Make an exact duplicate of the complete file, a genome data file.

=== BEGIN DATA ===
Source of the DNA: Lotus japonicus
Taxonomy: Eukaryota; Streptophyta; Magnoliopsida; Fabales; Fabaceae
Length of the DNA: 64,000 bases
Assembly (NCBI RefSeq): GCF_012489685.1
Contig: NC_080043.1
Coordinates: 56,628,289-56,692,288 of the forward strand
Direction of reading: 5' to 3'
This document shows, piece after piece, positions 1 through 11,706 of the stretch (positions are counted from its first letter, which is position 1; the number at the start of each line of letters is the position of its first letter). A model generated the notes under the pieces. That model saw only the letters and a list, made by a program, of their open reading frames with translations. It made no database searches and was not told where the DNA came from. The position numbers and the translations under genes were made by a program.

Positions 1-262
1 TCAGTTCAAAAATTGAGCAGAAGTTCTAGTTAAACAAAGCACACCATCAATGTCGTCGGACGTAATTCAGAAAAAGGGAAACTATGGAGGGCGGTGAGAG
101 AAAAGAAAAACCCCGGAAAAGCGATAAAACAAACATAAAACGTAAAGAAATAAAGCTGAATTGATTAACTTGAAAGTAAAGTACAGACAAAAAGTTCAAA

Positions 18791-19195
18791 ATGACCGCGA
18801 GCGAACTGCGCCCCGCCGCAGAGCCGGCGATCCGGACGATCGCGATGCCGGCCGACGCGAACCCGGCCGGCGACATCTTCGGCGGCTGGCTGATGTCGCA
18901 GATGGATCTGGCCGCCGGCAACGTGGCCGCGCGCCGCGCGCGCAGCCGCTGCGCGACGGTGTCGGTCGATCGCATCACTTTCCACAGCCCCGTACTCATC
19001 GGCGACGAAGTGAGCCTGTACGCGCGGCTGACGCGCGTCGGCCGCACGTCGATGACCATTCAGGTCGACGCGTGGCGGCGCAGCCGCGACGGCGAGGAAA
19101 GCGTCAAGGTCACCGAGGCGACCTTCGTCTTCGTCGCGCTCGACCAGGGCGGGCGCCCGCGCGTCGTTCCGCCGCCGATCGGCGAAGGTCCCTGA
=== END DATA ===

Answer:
Source of the DNA: Lotus japonicus
Taxonomy: Eukaryota; Streptophyta; Magnoliopsida; Fabales; Fabaceae
Length of the DNA: 64,000 bases
Assembly (NCBI RefSeq): GCF_012489685.1
Contig: NC_080043.1
Coordinates: 56,628,289-56,692,288 of the forward strand
Direction of reading: 5' to 3'
This document shows, piece after piece, positions 1 through 11,706 of the stretch (positions are counted from its first letter, which is position 1; the number at the start of each line of letters is the position of its first letter). A model generated the notes under the pieces. That model saw only the letters and a list, made by a program, of their open reading frames with translations. It made no database searches and was not told where the DNA came from. The position numbers and the translations under genes were made by a program.

Positions 1-262
1 TCAGTTCAAAAATTGAGCAGAAGTTCTAGTTAAACAAAGCACACCATCAATGTCGTCGGACGTAATTCAGAAAAAGGGAAACTATGGAGGGCGGTGAGAG
101 AAAAGAAAAACCCCGGAAAAGCGATAAAACAAACATAAAACGTAAAGAAATAAAGCTGAATTGATTAACTTGAAAGTAAAGTACAGACAAAAAGTTCAAA

Positions 18791-19195
18791 ATGACCGCGA
18801 GCGAACTGCGCCCCGCCGCAGAGCCGGCGATCCGGACGATCGCGATGCCGGCCGACGCGAACCCGGCCGGCGACATCTTCGGCGGCTGGCTGATGTCGCA
18901 GATGGATCTGGCCGCCGGCAACGTGGCCGCGCGCCGCGCGCGCAGCCGCTGCGCGACGGTGTCGGTCGATCGCATCACTTTCCACAGCCCCGTACTCATC
19001 GGCGACGAAGTGAGCCTGTACGCGCGGCTGACGCGCGTCGGCCGCACGTCGATGACCATTCAGGTCGACGCGTGGCGGCGCAGCCGCGACGGCGAGGAAA
19101 GCGTCAAGGTCACCGAGGCGACCTTCGTCTTCGTCGCGCTCGACCAGGGCGGGCGCCCGCGCGTCGTTCCGCCGCCGATCGGCGAAGGTCCCTGA